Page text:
WIRELESS INTERACTIVE HEADSET by J. Jannard et al Pat. No. 7,278,734 (issued Oct. 9, 2007)

SPECTACLE FRAME OR SIMILAR ARTICLE by K. S. Barrett Pat. No. D103,297 (issued Feb. 23, 1937)

SPECTACLE FRAME OR THE LIKE by L.L. Gagnon Pat. No. D146,538*(isssued Apr. 1, 1947)

PAIR OF SPECTACLES FOR EYE MAKE-UP by C. Baratelli Pat. No. D193252 (issued Jul. 17, 1962)

COMBINATION CAMERA AND PAIR OF SPECTACLES OR SIMILAR ARTICLE by H. Gleseking et al Pat. No. D201,050 (issued May 4, 1965)

PAIR OF SUNGLASSES AND RADIO COMBINATION by L. Fai

Pat. No. D207,919* (issued Jun. 13, 1967)

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PRIOR ART CONT’D - U.S. PATENT DOCUMENTS

EYEGLASSES by S. B. Fraser Et al.

Pat. No. D285,697 (issued Sep. 16, 1986)

COMBINED CAMERA AND EYEGLASSES by C. J. Johnson Pat. No. D287,021 (issued Dec. 2, 1986)

EYEGLASSES by J. H. Jannard Pat. No. D.343,182 (issued Jan. 11, 1994)

EYEGLASS RADIO by P. S. Haney Pat. No. D418,153* (issued Dec. 28, 1999)

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PRIOR ART CONT’D - U.S. PATENT DOCUMENTS

EYEWEAR by R.W. Green et al Pat. No. D426,845* (issued Jun. 20, 2000); see also Pat. No. D435,058;

SUNGLASSES by P. Bonnemere Pat. No. D453,024 (issued Jan. 22, 2002)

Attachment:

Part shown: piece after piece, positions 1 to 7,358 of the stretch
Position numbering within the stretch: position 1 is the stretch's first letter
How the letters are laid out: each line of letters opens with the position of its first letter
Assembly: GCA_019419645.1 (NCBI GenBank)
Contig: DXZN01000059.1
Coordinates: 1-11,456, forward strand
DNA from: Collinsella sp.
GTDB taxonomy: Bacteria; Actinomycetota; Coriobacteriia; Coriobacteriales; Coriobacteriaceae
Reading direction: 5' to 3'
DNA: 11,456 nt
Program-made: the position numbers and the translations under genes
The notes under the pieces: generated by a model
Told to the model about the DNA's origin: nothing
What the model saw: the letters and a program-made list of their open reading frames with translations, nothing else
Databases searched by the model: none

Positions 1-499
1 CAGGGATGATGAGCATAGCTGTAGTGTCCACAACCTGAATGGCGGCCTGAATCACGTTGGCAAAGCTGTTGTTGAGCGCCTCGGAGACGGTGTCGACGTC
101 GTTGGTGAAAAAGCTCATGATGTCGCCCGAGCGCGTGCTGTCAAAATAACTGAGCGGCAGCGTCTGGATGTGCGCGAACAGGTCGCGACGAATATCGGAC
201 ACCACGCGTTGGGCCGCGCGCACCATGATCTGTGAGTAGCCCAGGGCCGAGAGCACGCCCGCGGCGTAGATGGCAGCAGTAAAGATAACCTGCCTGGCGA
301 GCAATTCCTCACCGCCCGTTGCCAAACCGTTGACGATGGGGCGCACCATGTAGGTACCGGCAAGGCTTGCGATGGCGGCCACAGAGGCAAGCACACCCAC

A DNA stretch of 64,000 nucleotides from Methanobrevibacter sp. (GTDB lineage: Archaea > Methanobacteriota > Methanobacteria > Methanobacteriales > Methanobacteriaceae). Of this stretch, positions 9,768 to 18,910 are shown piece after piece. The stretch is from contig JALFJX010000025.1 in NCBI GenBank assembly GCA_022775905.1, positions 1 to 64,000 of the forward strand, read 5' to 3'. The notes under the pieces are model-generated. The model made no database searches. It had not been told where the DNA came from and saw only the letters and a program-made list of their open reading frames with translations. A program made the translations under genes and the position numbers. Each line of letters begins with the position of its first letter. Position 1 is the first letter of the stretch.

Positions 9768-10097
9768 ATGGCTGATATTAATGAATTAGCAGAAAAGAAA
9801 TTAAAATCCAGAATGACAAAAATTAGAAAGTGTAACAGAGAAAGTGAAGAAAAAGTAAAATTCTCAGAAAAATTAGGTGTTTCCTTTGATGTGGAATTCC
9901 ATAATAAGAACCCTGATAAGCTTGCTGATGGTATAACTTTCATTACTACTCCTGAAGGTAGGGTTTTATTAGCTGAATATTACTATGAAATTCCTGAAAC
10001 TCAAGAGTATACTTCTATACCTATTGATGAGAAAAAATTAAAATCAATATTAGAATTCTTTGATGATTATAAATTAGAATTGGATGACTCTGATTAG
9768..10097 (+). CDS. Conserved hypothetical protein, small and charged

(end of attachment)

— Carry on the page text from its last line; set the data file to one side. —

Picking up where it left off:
EXHIBIT C Page 24

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EXHIBIT D PART 1 OF 2

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TABLE OF CONTENTS FOR EXHIBIT D - FULL COPIES OF PATENTS REFERENCED AS PRIOR ART Patent No. 2,207,705 2,720,559 2,765,373 2,856,466 3,160,735 3,229,303 3,626,514 3,665,122 3,675,991 3,741,635 3,874,775 3,883,701 3,944,344 4,254,451 4,773,095 4,856,086 4,882,769 4,888,805 4,904,078 5,020,150 5,029,216 5,159,639 5,281,957 5,335,285 5,367,345 5,579,400 5,606,743 5,608,808 5,694,475 5,715,323 5,717,479 5,737,436 5,781,272 6,010,216 6,431,705 B1 6,517,202 B2 6,648,471 B1 6,857,739 B1 6,926,403 B2 **7,147,324 B2 **7,150,526 B2 Page No. 25 28 30 36 41 48 51 54 58 63 68 80 85 94 106 112 116 121 125 133 139 152 161 172 178 186 192 218 228 238 246 254 263 272 282 293 299 304 309 325 374

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**7,216,973 B2 **7,278,734 B2 D103,297 D146,538 D193,252 D210,050 D207,919 D285,697 D287,021 D343,182 D418,153 D426,845 D453,024

423 471 548 550 552 554 556 558 561 565 569 576 592

**Delineates patents that have been assigned to Plaintiff herein.

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EXHIBIT D PART 2 OF 2